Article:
By Chan, Sally
CMA - the Management Accounting Magazine , Vol. 65, No. 9
The benefits of electronic data interchange systems are enormous, but such systems are only justified if they are protested by adequate controls.
In today's "information society," the impact of information technology (IT) on business and our everyday life cannot be under-estimated. Electronic data interchange (EDI)--the computer-to-computer exchange of business documents in a standard format between trading partners--is an excellent illustration of IT operating at its best as organizations strive to be more efficient and effective.
While the successful application of EDI technology has been well documented, the risks demand proper management. A proactive mindset to identify and prevent pitfalls, coupled with rigorous analyses of the necessary checks and balances performed in the early stages of systems development, can ensure information accuracy, timeliness and authenticity. This approach to EDI systems development may require managers and auditors to work together in ways perhaps never done before.
From a broad-based perspective, managing an EDI project is no different from managing any major application system under development. We therefore expect that project risks are assessed, development methodologies followed, and project controls exercised to effect an orderly progression towards implementation. Project management issues common to all large-scale development projects are therefore not discussed here. Rather, new areas of control concern from the viewpoint of the project manager and the user coordinator are highlighted. Also illustrated is the expanded role of the information systems auditor as an information systems consultant operating proactively and cooperatively with the rest of the project team.
The emergence of inter-enterprise systems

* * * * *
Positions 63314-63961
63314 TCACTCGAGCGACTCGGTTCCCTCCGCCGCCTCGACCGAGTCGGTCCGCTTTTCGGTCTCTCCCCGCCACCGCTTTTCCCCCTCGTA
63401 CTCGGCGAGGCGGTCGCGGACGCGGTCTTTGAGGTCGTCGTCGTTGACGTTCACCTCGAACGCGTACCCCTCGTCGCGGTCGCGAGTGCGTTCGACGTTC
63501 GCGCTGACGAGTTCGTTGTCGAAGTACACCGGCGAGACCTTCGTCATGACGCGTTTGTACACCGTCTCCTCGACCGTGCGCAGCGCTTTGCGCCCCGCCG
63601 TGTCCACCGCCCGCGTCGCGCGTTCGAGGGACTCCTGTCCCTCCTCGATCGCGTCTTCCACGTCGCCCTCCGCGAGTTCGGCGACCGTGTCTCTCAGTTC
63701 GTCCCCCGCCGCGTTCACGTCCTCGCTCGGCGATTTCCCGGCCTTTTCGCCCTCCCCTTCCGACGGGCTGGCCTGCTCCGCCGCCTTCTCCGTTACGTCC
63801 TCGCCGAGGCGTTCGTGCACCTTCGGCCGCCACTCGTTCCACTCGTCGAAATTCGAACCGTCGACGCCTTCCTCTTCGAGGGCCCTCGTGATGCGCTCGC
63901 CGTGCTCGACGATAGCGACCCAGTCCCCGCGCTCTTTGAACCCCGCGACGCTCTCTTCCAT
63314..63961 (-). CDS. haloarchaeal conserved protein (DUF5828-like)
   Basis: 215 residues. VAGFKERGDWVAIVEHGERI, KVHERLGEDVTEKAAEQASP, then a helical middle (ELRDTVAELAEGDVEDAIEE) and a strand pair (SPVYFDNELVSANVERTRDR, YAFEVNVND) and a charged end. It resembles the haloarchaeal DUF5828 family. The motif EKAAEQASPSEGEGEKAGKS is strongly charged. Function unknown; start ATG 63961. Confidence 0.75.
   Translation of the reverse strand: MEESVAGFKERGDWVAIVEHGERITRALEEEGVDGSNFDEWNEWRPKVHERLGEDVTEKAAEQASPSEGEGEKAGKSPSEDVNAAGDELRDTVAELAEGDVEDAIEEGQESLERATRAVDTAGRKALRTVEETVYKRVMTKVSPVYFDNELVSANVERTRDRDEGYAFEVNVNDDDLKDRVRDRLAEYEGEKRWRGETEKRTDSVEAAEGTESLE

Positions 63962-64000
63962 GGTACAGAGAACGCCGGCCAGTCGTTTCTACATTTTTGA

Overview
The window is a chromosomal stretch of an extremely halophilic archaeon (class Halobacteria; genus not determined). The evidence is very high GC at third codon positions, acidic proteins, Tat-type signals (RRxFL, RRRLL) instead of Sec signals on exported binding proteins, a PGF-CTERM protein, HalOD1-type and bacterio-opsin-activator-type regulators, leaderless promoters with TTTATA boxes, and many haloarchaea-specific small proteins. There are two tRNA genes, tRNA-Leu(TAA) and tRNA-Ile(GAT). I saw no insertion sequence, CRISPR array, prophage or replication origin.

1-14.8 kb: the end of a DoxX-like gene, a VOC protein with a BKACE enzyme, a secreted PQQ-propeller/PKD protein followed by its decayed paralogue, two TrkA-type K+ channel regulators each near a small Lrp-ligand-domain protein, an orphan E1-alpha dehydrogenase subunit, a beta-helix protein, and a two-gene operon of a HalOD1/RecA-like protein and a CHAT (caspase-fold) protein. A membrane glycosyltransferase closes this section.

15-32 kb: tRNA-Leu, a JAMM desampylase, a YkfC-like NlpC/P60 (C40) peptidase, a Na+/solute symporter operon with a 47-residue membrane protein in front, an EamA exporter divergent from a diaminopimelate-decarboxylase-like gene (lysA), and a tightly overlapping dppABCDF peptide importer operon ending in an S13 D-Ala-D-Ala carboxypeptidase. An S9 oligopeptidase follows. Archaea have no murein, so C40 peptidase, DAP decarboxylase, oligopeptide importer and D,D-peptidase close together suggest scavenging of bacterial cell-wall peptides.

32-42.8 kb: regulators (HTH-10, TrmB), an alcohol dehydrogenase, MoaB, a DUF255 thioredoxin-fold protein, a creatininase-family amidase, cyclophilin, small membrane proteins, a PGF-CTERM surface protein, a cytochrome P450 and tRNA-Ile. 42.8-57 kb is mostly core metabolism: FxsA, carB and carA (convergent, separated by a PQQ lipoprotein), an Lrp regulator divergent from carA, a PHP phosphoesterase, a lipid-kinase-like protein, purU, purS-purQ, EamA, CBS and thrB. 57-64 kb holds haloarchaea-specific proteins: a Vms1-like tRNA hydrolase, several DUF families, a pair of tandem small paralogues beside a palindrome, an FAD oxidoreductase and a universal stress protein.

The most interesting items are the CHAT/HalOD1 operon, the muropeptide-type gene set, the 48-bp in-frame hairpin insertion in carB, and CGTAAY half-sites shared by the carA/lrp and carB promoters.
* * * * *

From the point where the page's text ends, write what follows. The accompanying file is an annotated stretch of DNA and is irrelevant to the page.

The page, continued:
In a recent report published by the Gartner Group Inc. on EDI software and services vendor evaluation, EDI is seen as a tool to develop "inter-enterprise systems" that are likely to introduce fundamental changes, not just in the way a company operates, but also in the very definition of the company itself. Inter-enterprise systems require the project team to work closely with the systems/user personnel from other companies to form a development platform that will be the basis for mutually beneficial joint systems and project management.
Also known as "cooperative systems," this concept has far-reaching implications for project managers. They must look beyond the traditional systems boundaries of their own organization to search for solutions that benefit all partners, recognizing that any EDI system is only as good as its weakest link.
In dealing with various project groups (development, MIS, user or management), each group is expanded to work with the trading partner's counterpart. Accordingly, EDI project controls must include proper relationship management with the project team from the trading partners' organizations. The appointment of EDI coordinators or representatives from both the business and systems areas is an important success variable in EDI implementation.
Some frequently-cited implementation roadblocks during the life cycle of an EDI project must be removed or given considerable attention before an EDI project is launched. These include:
* lack of strategic perspective * absence of senior management
commitment * differing levels of sophistication among
trading partners * failure to integrate EDI into existing
application systems and operations within
an organization * fragmented marketing of EDI to
management and potential users.
Until these hurdles are overcome, the implementation phase will be prolonged and expected benefits will not be realized. To ensure a winning EDI implementation, project managers have to concentrate on the new implementation issues attendant on this technology, such as:
* focus on business strategy, not just on
EDI as a system with promising
features or functions; * treat EDI first and foremost as a
product or, even better, as an extension of a
product line; * build relationships with trading
partners; * ensure that EDI receives executive
commitment, management acceptance,
and employee buy-in; * merge EDI with existing information
systems for potential organization-wide